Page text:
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Time to harvest veggies

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It’s time to harvest early-summer vegetables. One reason people grow their own vegetables is for the outstanding quality of freshly harvested produce. Harvesting at the right stage, however, is essential to getting the best quality vegetables from your garden.

It’s important to understand that some vegetables are harvested while still immature, including eggplants, summer squash, cucumbers, okra and snap beans. Do not leave these vegetables on the plant too long, or quality will quickly decline.

Other crops, such as tomatoes, winter squash, bulbing onions, garlic and sweet corn, are harvested when ripe. For best quality, they must be left on the plant until fully mature (or fully developed in the case of onion and garlic bulbs).

Peppers are unique in that they can be harvested in the immature, green stage (typical for bell peppers and jalapeno peppers), when fully ripe (generally red) or at any stage in between.

You can enjoy the best quality if the vegetables are consumed soon after harvest. If you can’t consume them immediately, you can preserve the quality of most vegetables by refrigerating them as soon as possible to slow down respiration and water loss. Exceptions are Irish potatoes, tomatoes, melons, garlic and onions, which should be stored at room temperature, although tomatoes and melons can be chilled prior to serving.

Most vegetables should be used within five days for best quality and nutritional content.

Snap beans should be harvested when pods are about the diameter of a pencil and bean seeds are very small. If bean pods are allowed to mature on the plants, the beans can be shelled and cooked as shelled beans.

Harvest sweet corn when the silks turn light brown to brown. You can peel back the shuck to see how developed the kernels are before removing the ear. The juice of the kernel should be milky when you puncture it with your thumbnail. If the juice is clear, it is not ready. Sweet corn should be eaten as soon as possible after harvesting for maximum sweetness.

The mature size of cucumbers varies with variety; however, harvesting should be done before the cucumber begins to lose its green color. Old cucumbers will begin to yellow, have well-developed seeds and become bitter.

Eggplants should be harvested when they are one-third to two-thirds of their full, mature size. The skin should be glossy. Dull skin indicates over-maturity, and the fruit will be seedy and often bitter. Harvest using pruning shears because the stem is tough.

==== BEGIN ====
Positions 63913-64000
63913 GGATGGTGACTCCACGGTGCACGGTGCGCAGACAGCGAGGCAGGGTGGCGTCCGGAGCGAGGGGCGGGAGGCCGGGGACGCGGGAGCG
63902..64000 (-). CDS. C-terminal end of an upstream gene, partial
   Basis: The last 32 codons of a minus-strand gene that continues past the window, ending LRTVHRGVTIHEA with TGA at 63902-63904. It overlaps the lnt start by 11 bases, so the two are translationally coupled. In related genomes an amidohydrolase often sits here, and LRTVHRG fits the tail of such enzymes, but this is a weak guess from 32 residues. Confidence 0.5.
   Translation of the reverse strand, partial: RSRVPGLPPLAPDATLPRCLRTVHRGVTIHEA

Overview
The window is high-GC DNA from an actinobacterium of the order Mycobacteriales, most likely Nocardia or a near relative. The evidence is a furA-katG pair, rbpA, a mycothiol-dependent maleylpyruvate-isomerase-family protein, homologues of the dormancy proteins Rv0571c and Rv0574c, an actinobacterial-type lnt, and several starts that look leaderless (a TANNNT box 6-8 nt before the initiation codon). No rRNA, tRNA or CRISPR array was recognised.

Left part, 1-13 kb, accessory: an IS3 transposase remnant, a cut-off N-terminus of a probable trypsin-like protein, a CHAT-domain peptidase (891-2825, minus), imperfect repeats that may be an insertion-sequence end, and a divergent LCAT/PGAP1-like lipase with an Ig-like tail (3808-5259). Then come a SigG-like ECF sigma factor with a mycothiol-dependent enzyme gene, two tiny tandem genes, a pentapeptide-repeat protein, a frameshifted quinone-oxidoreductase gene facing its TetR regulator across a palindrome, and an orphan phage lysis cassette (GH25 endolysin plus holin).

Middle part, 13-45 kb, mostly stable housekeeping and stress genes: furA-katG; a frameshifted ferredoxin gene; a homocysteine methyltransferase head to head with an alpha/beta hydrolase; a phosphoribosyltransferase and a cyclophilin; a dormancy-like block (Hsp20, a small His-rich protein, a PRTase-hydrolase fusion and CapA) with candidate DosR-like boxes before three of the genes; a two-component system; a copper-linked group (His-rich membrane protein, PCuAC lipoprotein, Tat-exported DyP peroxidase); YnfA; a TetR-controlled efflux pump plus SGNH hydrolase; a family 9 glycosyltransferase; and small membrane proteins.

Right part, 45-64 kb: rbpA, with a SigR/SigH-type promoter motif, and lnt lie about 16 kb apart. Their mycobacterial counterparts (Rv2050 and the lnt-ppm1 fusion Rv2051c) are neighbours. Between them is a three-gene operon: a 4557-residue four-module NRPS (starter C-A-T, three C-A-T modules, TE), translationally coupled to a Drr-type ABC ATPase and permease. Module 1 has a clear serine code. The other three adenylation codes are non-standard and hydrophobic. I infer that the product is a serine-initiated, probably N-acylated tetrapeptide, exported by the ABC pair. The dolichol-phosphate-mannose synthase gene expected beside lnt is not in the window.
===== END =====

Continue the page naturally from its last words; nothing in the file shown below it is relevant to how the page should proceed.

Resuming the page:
Onions, garlic and shallots should be dug when the leaves are half-dead and the tops are falling over. Harvest on a sunny day and allow the plants to remain in the sun for at least one day. Remove the roots from the base, and cut the stem about 1 inch above the bulb. Store in a cool, dry place.

Irish potatoes are generally harvested from late May through early June. Potatoes should be dug when at least 50 percent of the foliage has died. Cut the plant off near ground level, but let the potatoes remain covered in the soil three to five days before digging.

Peppers, both sweet and hot, can be harvested at any size or color. Nearly all peppers will turn red at maturity, though some turn orange or yellow, but may be green, purple, yellow or orange along the way.

Tomatoes can be harvested any time after green fruit begins to turn pink. If you harvest early, often to get the fruit out of harm’s way from birds and insects, you can ripen the fruit at room temperature and still expect excellent quality. Light is not needed for ripening, so there is no need to put them in a window. Best quality, however, comes when fruits fully ripen on the plant.

Okra should be harvested every two to three days. Most types should be harvested when they are young, tender and less than 3 inches long. The pod snaps easily from the plant when they’re harvested at the proper stage.

Summer squash, including zucchini, should be harvested small and immature while the skin is still tender – one-half to two-thirds the mature size. The more frequent the harvest, the more fruit the plant will produce. Use a knife to remove the fruit, leaving 1 inch of stem attached.

Winter squash should develop a tough skin before harvesting. When they are ready to harvest, you cannot puncture the rind with your thumbnail. If too immature, the squash will be low in sugar and have a bland flavor.

Harvest the pods of Southern peas – purple hull, black-eyed and others – when they are well filled and have changed to a light straw, silver or purple color, depending on the variety, because they shell easiest at this stage. Ideally, shell out and use the peas the day they are harvested. Shelled peas may be stored in a covered bowl in the refrigerator for several days prior to cooking.

Dan Gill is a horticulturist with the LSU AgCenter. He can be reached at DGill@agcenter.lsu.edu  

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